At his core, Herbert Hoover was a hands-on problem solver, a trait he demonstrated during World War I when he, as a civilian, took it upon himself to organize food relief for Belgium’s entire population of 7.5 million people.
The German army had invaded and occupied Belgium, and among the tragic results, shipments stopped coming into a country that imported eighty percent of its food supply. The Germans consumed much of what was on hand, and they felt no obligation to feed the occupied population.
The British believed the Germans were responsible for feeding its captured territories, and the Germans blamed the British navy for blocking shipments. Meanwhile, 7.5 million people faced the prospect of starvation.
According to Kenneth Whyte in his biography Hoover, Herbert Hoover was living in London at the outset of World War I, and he met an American engineer, Millard Shaler, who was tasked with shipping 1,500 tons of cereals into Belgium. British trade officials wanted the neutral United States to supervise the delivery.
Washington, sadly, was slow to act, and $100,000 worth of food wasted away on a dock. A newspaper headline at the time read, “U.S. red tape starves Brussels.”
Hoover, Whyte writes, “was as galvanized by Belgium’s distress as he was furious at Washington’s foot dragging.”
So, Hoover developed a plan. With the support of U.S. Ambassador Walter Page, he met with various officials over the course of four days to discuss the situation and what could be done. Issues ranged from dietary requirements to difficulties of wartime shipping. The main challenges would be convincing the British to allow the food to be shipped into enemy territory and preventing the Germans from seizing the food for themselves.
The cold-hearted militaristic perspective was that if Belgium starved, the citizens would revolt and thus divert the attention of the German forces, thereby helping the Allies. To counter this, Hoover proposed a public relations campaign to elicit sympathy for the suffering nation, and that was merely one facet of the overall plan.
Hoover drafted a charter for the Committee for the Relief of Belgium (CRB). Based in London and chaired by Hoover, the organization would be private, neutral, and run by volunteers. Its officers were to be men with relevant commercial experience also working for free, ensuring that the money raised actually went toward the mission of feeding Belgium.
The CRB would fundraise from public and private sources alike, purchase food from different countries, and ship the food to Rotterdam and then into Belgium. A Belgian committee would handle the distribution from there.
Hoover insisted on strong centralization within the organization, and he believed a monopoly would be most effective, rather than diluting relief efforts among numerous well-meaning organizations, none of which would be vigorous enough to accomplish the monumental job.
Whyte notes that the CRB was not the first international humanitarian relief effort, but it possessed an unprecedented scope.
“The aim of the CRB was to provide almost the entire food supply for a nation of 7.5 million people, indefinitely. Hoover, representing a neutral country, intended to move massive supplies of food from the capital of one belligerent country (London) to the capital of a captive country (Brussels) occupied by their mutual enemy (Berlin). He would manage all of this in an atmosphere of war-bred suspicion and hate, and despite the disruption of conventional transportation and commercial activity in what was already shaping up to be the most destructive war in history,” Whyte says.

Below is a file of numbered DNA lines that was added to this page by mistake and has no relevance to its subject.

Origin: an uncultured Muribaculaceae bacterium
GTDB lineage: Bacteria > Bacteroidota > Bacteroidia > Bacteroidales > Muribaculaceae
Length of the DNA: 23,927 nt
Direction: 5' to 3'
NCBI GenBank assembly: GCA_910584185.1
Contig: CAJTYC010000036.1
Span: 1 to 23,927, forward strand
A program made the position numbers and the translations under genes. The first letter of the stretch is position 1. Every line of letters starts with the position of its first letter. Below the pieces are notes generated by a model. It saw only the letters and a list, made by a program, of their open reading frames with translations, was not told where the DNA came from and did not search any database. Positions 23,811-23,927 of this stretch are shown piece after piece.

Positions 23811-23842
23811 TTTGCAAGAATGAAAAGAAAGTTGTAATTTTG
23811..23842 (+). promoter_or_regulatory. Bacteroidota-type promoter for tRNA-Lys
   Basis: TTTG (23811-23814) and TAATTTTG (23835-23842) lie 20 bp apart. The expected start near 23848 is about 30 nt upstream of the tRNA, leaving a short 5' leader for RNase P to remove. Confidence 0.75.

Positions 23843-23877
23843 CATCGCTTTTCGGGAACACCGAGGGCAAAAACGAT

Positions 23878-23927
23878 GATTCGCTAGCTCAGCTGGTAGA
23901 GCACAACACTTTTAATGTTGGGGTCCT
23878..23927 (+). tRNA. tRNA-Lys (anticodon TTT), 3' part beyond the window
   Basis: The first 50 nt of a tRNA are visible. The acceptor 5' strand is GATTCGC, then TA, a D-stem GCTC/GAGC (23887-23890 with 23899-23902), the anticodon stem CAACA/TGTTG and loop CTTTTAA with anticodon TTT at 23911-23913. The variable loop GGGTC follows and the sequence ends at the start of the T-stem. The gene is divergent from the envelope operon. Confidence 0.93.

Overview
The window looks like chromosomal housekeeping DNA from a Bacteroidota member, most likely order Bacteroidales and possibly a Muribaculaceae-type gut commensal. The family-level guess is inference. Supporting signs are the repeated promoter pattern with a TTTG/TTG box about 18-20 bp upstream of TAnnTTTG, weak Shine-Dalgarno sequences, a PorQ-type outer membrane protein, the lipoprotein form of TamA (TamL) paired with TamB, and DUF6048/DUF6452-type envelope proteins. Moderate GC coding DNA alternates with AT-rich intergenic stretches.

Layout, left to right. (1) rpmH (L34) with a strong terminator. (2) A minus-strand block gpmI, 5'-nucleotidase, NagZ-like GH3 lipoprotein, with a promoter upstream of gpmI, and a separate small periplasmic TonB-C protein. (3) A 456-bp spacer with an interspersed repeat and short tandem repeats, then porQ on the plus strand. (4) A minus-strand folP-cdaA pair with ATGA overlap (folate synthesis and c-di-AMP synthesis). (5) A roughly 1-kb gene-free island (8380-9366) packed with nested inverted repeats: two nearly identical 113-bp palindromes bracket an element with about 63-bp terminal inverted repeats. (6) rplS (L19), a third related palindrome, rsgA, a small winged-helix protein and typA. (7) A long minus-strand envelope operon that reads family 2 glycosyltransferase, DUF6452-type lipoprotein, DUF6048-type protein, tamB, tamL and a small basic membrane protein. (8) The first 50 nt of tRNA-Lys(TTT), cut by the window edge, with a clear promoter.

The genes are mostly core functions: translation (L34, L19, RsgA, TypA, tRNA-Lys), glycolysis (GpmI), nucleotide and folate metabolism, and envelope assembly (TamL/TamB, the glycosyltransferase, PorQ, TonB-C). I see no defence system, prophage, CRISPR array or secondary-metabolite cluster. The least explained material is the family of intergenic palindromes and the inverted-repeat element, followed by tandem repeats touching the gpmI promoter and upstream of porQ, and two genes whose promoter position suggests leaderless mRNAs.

He continues, “No humanitarian venture, public or private, had ever approached Hoover’s initiative in scale or audacity.”
As CRB chair, Hoover acquired a unique form of diplomatic immunity. “Perhaps no other individual in the world moved so easily across enemy lines during the Great War,” Whyte says.
Hoover was also willing to sacrifice his personal fortune for the cause. “Let the fortune go to hell,” he’s quoted as saying.
There were, of course, difficulties. Costs exceeded projections, with a monthly $1 million tab ballooning into $4 million a month, and then $6 million a month. In 1915, the CRB expanded its scope to include feeding an additional 2 million people in Northern France.
Hoover sought government subsidies, which weren’t so easy to come by. The British believed relief efforts would ultimately just help the enemy and prolong the war, and the Germans weren’t eager to help either. Hoover realized that appealing to the combatants’ better natures wasn’t an effective strategy in this situation, so he played on their fears, telling both sides whatever he thought they needed to hear. Hoover saw his job as keeping Belgium fed, and if he had to bend the truth to accomplish that goal, so be it.
At one point, Hoover toured Belgium to observe the situation firsthand. He described the country as “a land of imprisonment” and said the Belgians were “surrounded by a ring of steel and utterly unable by any conceivable effort to save themselves.”
However, Hoover couldn’t bring himself to look at the food lines or directly interact with anyone receiving aid.
Whyte quotes an unnamed U.S. official as saying, “He told of the work in Belgium as coldly as if he were giving statistics of production. From his words and his manner he seemed to regard human beings as so many numbers. Not once did he show the slightest feeling.”
Reticent though Hoover was, those human feelings apparently did exist deep within, and he was particularly bothered by the plight of hungry children. “It is difficult to state the position of the civil population of Belgium without becoming hysterical,” Hoover said.